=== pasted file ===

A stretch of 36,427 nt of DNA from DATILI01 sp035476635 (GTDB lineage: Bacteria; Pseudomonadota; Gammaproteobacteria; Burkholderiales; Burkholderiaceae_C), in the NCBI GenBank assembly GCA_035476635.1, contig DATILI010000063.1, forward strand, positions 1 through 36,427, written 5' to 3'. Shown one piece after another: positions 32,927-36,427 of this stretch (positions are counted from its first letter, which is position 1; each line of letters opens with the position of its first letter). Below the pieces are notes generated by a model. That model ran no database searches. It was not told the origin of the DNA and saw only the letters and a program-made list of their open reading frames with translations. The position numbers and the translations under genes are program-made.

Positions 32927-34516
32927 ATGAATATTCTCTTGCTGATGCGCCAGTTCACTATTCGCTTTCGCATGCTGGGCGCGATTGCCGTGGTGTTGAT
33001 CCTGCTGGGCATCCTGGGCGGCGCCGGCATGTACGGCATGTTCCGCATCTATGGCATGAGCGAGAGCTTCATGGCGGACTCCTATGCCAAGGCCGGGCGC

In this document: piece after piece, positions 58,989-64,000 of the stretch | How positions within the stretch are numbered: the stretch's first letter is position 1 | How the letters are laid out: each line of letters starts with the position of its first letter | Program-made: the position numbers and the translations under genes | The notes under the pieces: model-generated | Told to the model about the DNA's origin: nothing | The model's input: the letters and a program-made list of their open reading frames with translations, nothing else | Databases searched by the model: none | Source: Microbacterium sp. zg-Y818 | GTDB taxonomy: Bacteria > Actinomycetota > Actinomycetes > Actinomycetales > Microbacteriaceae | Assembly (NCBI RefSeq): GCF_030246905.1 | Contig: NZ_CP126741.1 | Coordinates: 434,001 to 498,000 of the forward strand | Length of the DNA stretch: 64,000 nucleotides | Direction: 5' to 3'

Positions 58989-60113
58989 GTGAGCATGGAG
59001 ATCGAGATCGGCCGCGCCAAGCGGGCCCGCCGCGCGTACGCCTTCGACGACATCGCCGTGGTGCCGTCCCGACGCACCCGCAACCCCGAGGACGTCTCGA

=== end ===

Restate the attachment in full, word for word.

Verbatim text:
A stretch of 36,427 nt of DNA from DATILI01 sp035476635 (GTDB lineage: Bacteria; Pseudomonadota; Gammaproteobacteria; Burkholderiales; Burkholderiaceae_C), in the NCBI GenBank assembly GCA_035476635.1, contig DATILI010000063.1, forward strand, positions 1 through 36,427, written 5' to 3'. Shown one piece after another: positions 32,927-36,427 of this stretch (positions are counted from its first letter, which is position 1; each line of letters opens with the position of its first letter). Below the pieces are notes generated by a model. That model ran no database searches. It was not told the origin of the DNA and saw only the letters and a program-made list of their open reading frames with translations. The position numbers and the translations under genes are program-made.

Positions 32927-34516
32927 ATGAATATTCTCTTGCTGATGCGCCAGTTCACTATTCGCTTTCGCATGCTGGGCGCGATTGCCGTGGTGTTGAT
33001 CCTGCTGGGCATCCTGGGCGGCGCCGGCATGTACGGCATGTTCCGCATCTATGGCATGAGCGAGAGCTTCATGGCGGACTCCTATGCCAAGGCCGGGCGC

In this document: piece after piece, positions 58,989-64,000 of the stretch | How positions within the stretch are numbered: the stretch's first letter is position 1 | How the letters are laid out: each line of letters starts with the position of its first letter | Program-made: the position numbers and the translations under genes | The notes under the pieces: model-generated | Told to the model about the DNA's origin: nothing | The model's input: the letters and a program-made list of their open reading frames with translations, nothing else | Databases searched by the model: none | Source: Microbacterium sp. zg-Y818 | GTDB taxonomy: Bacteria > Actinomycetota > Actinomycetes > Actinomycetales > Microbacteriaceae | Assembly (NCBI RefSeq): GCF_030246905.1 | Contig: NZ_CP126741.1 | Coordinates: 434,001 to 498,000 of the forward strand | Length of the DNA stretch: 64,000 nucleotides | Direction: 5' to 3'

Positions 58989-60113
58989 GTGAGCATGGAG
59001 ATCGAGATCGGCCGCGCCAAGCGGGCCCGCCGCGCGTACGCCTTCGACGACATCGCCGTGGTGCCGTCCCGACGCACCCGCAACCCCGAGGACGTCTCGA